ONF Draws New Members With Tech Specs


By: Michael Vizard

The Open Networking Foundation (ONF), a consortium dedicated to fostering software-defined network (SDN) interoperability backed primarily by telecommunications carriers, is pushing forward with real-world technical standards that it has used to recruit new members.

ONF this week announced it has formed a Technical Leadership Team (TLT), finalized its initial focus areas on specific Reference Designs (RDs), and added four networking equipment vendors to the top tier of its membership. Those new vendor members include ADTRAN, Dell EMC, Edgecore Networks, and Juniper Networks.

The four areas of focus outlined by the ONF are:

  • SDN Enabled Broadband Access (SEBA): A lightweight reference design for SDN Enabled Broadband Access that is a variant of an R-CORD specification that ONF previously defined
  • Network Function Virtualization (NFV) Fabric: An SDN-native spine-leaf data center fabric optimized for edge applications
  • Unified Programmable & Automated Network (UPAN): An SDN reference design based on the programmable language that promises to accelerate Virtual Network Function (VNF) performance
  • Open Disaggregated Transport Network (ODTN): A reference design for promoting multi-vendor optical networks

The ONF has been in place for some time but it's new reference designs are being developed to draw new support, says Robert Conger, CTO for the Americas at ADTRAN.

The original mission of ONF was to promote adoption of OpenFlow, an open source protocol that provides a foundation for building SDNs. Last year ONF merged with Open Networking Lab (On.Lab), a non-profit organization focused on SDN education that was founded by professors from Stanford University. Now that ONF is moving beyond theoretical concepts, the time for networking vendors to participate at a higher level has come, says Conger.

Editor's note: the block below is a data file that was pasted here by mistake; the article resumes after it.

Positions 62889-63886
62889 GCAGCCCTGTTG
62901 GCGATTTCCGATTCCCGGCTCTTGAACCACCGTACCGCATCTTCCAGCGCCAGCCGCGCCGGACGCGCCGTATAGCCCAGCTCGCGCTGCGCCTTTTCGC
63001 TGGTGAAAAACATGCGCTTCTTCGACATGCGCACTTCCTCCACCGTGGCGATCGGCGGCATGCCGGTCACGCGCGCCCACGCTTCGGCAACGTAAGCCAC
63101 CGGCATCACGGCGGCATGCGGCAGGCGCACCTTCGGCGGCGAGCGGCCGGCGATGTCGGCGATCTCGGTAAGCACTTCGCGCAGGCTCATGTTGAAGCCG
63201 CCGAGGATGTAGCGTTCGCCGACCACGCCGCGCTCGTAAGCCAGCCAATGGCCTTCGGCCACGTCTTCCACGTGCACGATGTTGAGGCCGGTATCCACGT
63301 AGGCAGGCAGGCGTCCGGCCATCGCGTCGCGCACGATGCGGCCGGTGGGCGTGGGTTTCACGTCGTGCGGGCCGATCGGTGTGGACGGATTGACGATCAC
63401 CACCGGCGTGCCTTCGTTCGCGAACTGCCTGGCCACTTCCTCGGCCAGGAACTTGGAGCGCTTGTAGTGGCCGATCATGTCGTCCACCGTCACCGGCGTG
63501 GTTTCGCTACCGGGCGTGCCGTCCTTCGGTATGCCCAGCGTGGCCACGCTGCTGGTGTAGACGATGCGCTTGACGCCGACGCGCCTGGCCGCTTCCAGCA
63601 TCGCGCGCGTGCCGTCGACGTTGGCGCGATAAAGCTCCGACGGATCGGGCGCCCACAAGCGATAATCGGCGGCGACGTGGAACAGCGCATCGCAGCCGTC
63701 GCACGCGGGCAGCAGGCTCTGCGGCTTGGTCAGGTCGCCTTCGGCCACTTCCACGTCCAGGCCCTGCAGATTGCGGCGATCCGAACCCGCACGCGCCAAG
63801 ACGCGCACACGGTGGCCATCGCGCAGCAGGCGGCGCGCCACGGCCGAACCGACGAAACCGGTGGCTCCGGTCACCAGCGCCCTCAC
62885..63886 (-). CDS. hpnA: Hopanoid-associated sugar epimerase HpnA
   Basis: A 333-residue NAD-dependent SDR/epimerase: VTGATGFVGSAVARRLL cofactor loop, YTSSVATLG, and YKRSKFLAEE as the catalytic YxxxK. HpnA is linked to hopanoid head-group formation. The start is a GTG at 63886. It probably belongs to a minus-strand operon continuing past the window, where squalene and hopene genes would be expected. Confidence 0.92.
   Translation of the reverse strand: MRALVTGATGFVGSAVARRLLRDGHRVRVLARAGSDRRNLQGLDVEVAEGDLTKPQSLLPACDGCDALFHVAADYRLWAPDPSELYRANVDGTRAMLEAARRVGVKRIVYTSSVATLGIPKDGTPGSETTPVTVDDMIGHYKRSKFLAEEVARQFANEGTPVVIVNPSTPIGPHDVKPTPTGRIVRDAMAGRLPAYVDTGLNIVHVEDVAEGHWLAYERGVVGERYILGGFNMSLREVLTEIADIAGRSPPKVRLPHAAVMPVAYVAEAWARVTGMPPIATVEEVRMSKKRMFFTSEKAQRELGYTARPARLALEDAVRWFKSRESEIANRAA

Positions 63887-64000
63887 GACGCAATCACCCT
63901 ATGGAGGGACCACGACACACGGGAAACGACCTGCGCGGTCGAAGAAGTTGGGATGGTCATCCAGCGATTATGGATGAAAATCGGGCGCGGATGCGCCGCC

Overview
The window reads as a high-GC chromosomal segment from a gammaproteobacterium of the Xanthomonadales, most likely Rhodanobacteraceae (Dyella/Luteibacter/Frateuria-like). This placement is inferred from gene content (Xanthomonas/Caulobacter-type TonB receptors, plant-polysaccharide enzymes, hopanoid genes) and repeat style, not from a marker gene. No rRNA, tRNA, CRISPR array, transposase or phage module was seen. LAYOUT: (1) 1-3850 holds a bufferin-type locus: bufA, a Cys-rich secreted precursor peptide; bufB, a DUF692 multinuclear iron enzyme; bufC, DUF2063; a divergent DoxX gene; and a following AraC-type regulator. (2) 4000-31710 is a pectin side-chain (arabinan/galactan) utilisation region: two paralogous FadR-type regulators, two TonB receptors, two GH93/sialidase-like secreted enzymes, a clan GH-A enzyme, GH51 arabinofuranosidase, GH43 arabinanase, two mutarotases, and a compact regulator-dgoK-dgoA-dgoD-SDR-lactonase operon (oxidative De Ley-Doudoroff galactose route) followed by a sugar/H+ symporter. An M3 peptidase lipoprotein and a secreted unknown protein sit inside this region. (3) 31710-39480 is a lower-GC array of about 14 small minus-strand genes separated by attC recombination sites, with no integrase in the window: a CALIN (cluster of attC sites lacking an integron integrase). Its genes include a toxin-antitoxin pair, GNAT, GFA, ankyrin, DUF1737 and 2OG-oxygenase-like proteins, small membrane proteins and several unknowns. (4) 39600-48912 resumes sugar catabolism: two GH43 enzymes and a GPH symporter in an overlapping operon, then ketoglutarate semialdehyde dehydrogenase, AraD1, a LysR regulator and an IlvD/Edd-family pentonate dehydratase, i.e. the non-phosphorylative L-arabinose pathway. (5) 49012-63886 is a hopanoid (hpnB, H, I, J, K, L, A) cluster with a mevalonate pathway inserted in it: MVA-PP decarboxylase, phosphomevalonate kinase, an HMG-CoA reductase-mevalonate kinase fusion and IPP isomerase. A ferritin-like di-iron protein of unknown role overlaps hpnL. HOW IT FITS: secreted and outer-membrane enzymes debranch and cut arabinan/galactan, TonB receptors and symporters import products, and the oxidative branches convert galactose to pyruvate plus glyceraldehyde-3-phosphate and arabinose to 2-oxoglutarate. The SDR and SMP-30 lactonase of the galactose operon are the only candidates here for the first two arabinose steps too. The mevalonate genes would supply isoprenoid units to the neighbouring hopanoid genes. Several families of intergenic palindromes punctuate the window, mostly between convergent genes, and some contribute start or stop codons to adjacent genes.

In many cases, ONF will be creating reference designs for technologies such as disaggregated network operating systems in which vendors such as ADTRAN have already made significant investments, notes Conger.

“It’s now about deployable products,” says Conger.

Products based on ONF reference designs might begin to manifest themselves this year with initial production deployments occurring in 2019. But Conger says products based on ONF reference designs would generally be deployed at scale until 2020. Even then, Conger cautions that most network operators don’t have the expertise required to support a variety of open-source technologies, says Conger. He says many operators will rely on vendors to either curate those technologies on their behalf or contract with them to deliver them in the form of a managed service.

At this juncture the shift to open networks has become inexorable. But like most tectonic shifts the rate at which that transition is occurring is almost imperceptible.